Insomnia: a ticking clock for depression?
First created | 05/12/2009
Last edited |
The association between insomnia and depression has been reported countless times. In clinical studies with depressive patients, insomnia was reported to be as frequent as 60%.
Insomnia can be the main complaint for consultation, a prodromal symptom, an early indicator of relapse into depression, or a residual symptom. Why so much emphasis on insomnia? Epidemiologic studies have consistently shown that between 10% and 20% of individuals complaining of insomnia had depression.
Similarly, retrospective studies that examined whether the insomnia resulted from a sleep disorder or was a symptom of a mental disorder have demonstrated that insomnia is mostly an associated symptom of the mental disorder and does not warrant a separate diagnosis of insomnia (Ohayon, 1997).
However, how the chronicity of insomnia affects this relationship and how often chronic insomniac subjects have previously suffered from a mental disorder has been only minimally investigated. Results from longitudinal studies have revealed that individuals with insomnia at the first assessment were more likely to develop a depressive disorder at the second assessment and the persistence of insomnia problems over the time increased the likelihood of developing a concomitant mental disorder (Breslau et al., 1996; Ford and Kamerow, 1989; Roberts et al., 2000; Perlis et al., 2006).
Time sequence analyses from recent studies (Ohayon and Roth 2003; Johnson et al., 2006) show that the onset of insomnia precedes the onset of depression in most of the cases (Figure 1). These results would suggest a directional pattern of development from insomnia to depression independently of age.
Is this association between insomnia and depression translated into sleep abnormalities? Important changes in the sleep architecture of depressed patients have been documented since for over than 30 years. Decreased sleep efficiency, reduction of slow-wave sleep, reduced REM sleep latency and prolonged first REM period are among the most prominent traits of sleep abnormalities in depression. These architectural sleep changes are not specific to depression and have been observed in other psychiatric disorders. They have therefore no diagnostic relevance in identifying patients with depression. Interestingly, follow-up studies have revealed that the normalization of the sleep architecture was associated with a lower risk of relapse into depression while persistence of decreased REM sleep latency increased risks of relapse. Sleep-endocrine studies in primary chronic Insomnia and depression show similarities in their results; with an increase in the ACTH and cortisol secretion throughout the night or the 24-hour period (Vgontzas et al., 2001; Antonijevic et al., 2000; Kunugi et al., 2006). Cortisol levels and ACTH decrease during recovery from depression suggesting that hypercortisolism is a state marker of depression in adults. No study has examined ACTH and cortisol secretion in remitted insomnia patients. It still unclear if specific symptom patterns in depression are more likely to be associated with abnormal ACTH and cortisol secretion. From existing studies, the proportion of depressive patients with abnormal ACTH and cortisol levels is unknown. Therefore, it could be possible that depressive patients with elevated cortisol levels have insomnia complaints. It could also explain why gender differences on cortisol levels have been observed in depressive patients; depressive women having elevated cortisol levels (Antonijevic et al., 2000). Women more frequently than men report insomnia, even within major depressive disorder. Consequently, the possibility that the increase in the ACTH and cortisol secretion is an effect of sleep disturbances cannot be discarded without more controlled clinical studies.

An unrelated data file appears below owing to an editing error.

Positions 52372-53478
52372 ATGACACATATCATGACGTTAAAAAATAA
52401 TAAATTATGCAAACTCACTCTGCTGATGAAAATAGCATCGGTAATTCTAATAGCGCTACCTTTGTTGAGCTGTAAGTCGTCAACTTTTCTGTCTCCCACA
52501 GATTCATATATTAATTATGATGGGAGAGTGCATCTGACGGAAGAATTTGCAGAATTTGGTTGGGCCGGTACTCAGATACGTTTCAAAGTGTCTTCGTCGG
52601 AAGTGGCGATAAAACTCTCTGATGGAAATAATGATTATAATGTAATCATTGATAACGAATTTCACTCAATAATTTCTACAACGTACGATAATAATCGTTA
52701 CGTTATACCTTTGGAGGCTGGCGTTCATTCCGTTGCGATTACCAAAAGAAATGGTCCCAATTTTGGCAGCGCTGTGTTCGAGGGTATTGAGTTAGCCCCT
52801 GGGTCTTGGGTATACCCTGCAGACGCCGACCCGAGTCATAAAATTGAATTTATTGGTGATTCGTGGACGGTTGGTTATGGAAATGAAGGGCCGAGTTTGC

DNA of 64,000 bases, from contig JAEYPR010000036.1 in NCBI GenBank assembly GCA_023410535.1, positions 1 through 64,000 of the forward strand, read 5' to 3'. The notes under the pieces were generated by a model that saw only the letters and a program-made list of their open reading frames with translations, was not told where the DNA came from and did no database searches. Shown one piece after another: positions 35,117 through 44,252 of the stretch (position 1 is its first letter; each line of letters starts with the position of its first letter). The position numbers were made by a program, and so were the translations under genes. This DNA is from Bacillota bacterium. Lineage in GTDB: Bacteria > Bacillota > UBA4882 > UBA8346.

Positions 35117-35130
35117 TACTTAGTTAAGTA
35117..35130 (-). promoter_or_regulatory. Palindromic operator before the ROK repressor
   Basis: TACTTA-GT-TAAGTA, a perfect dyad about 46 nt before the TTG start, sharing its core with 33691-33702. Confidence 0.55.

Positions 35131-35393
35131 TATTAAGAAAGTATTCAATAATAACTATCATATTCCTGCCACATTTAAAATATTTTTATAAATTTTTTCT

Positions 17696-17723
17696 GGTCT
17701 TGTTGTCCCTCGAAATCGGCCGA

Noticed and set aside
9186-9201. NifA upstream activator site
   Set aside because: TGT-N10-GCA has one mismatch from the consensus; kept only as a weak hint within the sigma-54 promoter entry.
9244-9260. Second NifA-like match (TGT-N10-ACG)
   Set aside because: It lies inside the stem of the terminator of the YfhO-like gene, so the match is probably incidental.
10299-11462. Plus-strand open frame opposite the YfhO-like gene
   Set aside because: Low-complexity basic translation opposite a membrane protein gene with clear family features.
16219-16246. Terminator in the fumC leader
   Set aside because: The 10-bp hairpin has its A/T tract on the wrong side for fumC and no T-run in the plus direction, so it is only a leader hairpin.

It exists numerous pharmacological and non-pharmacological treatments for depression. Among non-pharmacological treatment, sleep deprivation has been proven one of the most fast acting and efficient treatment. Improvement in depressive symptoms occurs after only a single night of total sleep deprivation in 50% to 60% of depressive patients. No other antidepressant treatment has these effects within 24 hours. Partial sleep deprivation regimens have also been tested and were found as effective as total sleep deprivation. To have lasting effects, partial or complete sleep deprivation has to be applied up to three times per week. However, beneficial effects of partial or total sleep deprivation disappear after one night of recovery sleep and are mitigated by naps and micro sleep during the day following sleep deprivation. Systematic investigations of endocrine changes following total or partial sleep deprivation are scant and no definite conclusions can be drawn.
In healthy young adults, total sleep deprivation was associated with a decrease in cortisol levels the next day and during the recovery night (Vgontzas et al., 1999). Decrease in cortisol levels and ACTH were also observed among unmedicated depressive patients after one night of total sleep deprivation (Murck et al., 2006). However, the mechanisms underlying mood improvement of depressed patients following sleep deprivation remain unknown.